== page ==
by Sister Theresa Spinler
Philippians 1:4-6, 8-11
Advent is a time of letting go and preparing for the new. In the readings, we hear of taking off the robes of misery and making straight the paths, and of the forests and fragrant trees overshadowing Israel so that the good work begun in us will continue.
My thoughts immediately went to trees and forests, for trees are such marvelous teachers. We are surrounded by them: short, tall, crooked, straight, stubby – all have their own unique beauty, personality, and purpose. Most of the time they are quiet and observant except when the blowing wind causes their leaves and branches to dance and sing. They know how to shed the old and unneeded leaves and branches with the belief that the new ones will come. Even the shed leaves, needles, and cones provide protection and food for other parts of creation.
We see the community of trees above ground supplying us with life, but underground they form a network, a community that is strong and intertwined to support one another through their root system. We are like the trees forming community rooted in our faith and in the Benedictine way of life. We are each so unique and do find support and strength in each other.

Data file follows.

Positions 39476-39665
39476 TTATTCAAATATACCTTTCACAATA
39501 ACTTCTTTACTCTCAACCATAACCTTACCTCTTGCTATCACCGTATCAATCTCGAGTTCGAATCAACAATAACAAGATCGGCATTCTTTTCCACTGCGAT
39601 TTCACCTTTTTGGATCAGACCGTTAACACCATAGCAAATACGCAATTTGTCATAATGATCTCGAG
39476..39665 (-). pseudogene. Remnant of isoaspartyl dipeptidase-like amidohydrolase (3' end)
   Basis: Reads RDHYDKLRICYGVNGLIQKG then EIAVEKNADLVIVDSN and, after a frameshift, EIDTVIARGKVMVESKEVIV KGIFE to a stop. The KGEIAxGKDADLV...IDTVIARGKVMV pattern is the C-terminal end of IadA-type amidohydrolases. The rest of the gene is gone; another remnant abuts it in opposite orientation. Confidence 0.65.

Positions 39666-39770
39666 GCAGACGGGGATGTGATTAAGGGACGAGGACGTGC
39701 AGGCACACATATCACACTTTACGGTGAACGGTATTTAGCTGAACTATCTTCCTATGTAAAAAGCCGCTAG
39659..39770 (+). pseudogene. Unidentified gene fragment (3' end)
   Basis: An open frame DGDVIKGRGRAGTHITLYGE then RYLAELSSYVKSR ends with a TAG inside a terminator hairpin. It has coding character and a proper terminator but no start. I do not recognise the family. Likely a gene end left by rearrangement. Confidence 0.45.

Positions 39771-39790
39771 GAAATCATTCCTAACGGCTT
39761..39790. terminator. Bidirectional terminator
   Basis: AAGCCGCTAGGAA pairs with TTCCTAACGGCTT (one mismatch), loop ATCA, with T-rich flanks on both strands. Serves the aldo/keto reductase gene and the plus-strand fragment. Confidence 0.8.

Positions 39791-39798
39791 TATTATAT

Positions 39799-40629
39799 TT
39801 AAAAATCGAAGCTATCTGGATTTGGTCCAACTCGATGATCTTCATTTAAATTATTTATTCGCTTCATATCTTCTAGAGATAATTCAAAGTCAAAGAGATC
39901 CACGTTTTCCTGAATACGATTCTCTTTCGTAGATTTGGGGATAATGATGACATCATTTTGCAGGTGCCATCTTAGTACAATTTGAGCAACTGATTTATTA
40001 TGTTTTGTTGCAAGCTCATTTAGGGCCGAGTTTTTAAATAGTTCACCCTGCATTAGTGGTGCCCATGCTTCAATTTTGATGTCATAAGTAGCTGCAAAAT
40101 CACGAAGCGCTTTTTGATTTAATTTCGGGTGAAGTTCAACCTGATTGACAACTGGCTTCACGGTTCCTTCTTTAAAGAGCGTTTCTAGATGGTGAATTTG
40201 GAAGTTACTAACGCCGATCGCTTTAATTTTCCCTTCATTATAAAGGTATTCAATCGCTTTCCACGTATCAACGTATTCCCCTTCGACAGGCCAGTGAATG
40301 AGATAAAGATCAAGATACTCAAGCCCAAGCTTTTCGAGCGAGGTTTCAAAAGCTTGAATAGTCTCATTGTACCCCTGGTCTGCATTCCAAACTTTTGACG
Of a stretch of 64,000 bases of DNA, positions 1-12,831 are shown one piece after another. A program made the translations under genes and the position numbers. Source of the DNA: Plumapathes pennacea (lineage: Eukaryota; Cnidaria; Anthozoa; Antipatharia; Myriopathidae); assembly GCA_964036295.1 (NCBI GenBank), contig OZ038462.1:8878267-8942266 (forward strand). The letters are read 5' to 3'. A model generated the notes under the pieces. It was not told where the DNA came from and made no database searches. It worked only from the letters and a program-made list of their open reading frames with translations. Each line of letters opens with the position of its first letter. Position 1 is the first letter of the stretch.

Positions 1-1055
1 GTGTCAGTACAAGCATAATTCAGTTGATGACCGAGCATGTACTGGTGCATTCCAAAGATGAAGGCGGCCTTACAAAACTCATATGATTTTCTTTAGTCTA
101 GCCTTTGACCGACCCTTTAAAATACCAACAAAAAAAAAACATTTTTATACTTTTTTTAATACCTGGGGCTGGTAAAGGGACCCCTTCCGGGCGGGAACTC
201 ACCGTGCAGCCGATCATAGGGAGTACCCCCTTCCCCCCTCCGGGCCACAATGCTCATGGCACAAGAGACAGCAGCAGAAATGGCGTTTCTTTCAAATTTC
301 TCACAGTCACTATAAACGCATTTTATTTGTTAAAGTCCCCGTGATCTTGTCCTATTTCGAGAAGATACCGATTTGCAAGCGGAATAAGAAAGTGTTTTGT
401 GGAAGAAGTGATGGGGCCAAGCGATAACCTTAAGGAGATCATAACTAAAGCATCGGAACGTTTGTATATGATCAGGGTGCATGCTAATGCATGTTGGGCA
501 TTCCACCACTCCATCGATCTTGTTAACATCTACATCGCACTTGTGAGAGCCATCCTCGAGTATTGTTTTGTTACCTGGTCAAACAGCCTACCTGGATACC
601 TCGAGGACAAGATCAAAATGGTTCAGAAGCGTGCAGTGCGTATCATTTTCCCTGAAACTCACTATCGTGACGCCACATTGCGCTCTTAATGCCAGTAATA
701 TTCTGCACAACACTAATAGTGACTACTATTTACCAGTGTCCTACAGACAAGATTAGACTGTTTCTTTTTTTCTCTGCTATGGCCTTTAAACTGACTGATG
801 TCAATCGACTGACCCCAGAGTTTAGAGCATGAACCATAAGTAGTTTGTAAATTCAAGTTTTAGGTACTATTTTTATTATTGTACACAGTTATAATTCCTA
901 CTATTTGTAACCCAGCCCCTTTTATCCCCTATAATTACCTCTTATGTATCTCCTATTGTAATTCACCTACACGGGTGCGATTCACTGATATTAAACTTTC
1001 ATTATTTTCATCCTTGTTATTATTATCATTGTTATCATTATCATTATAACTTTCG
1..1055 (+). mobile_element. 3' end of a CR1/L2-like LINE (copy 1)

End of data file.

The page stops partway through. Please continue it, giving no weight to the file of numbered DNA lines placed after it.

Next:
In Baruch, we hear God calling the forest trees to give shade to those traveling back to Israel so their travels will be easier. We hear the call to make the valleys and mountains level so travel will be simpler. On our journey this Advent, we are called to fill in valleys of hurts, get rid of robes of misery, so that our path can be smooth and straight, traveling the path to God.
Both Baruch and John the Baptist call us to fill the valleys and lower the mountains so we can see clearly and walk straight on the path with integrity and truth. We each know personally what we need to do or shed in order to fill in valleys and lower mountains, so our path will lead us more fully into the life of Christ.
Paul has a very positive word for us when he explains how the work of God begun in us will continue and the road will be made smooth. As the trees develop at their own pace, so do we, being patient and understanding of ourselves and one another.
And we are reminded of the words of the Psalmist, “God has done great things for us.” Yes, God continues to do great things in and for us. Let us recognize these great things in ourselves and others, giving thanks and being as patient as the trees moving in concert and harmony with all creation. So, with our hope rekindled, we continue moving and growing more fully into God’s love.
Advent is a good time to do this.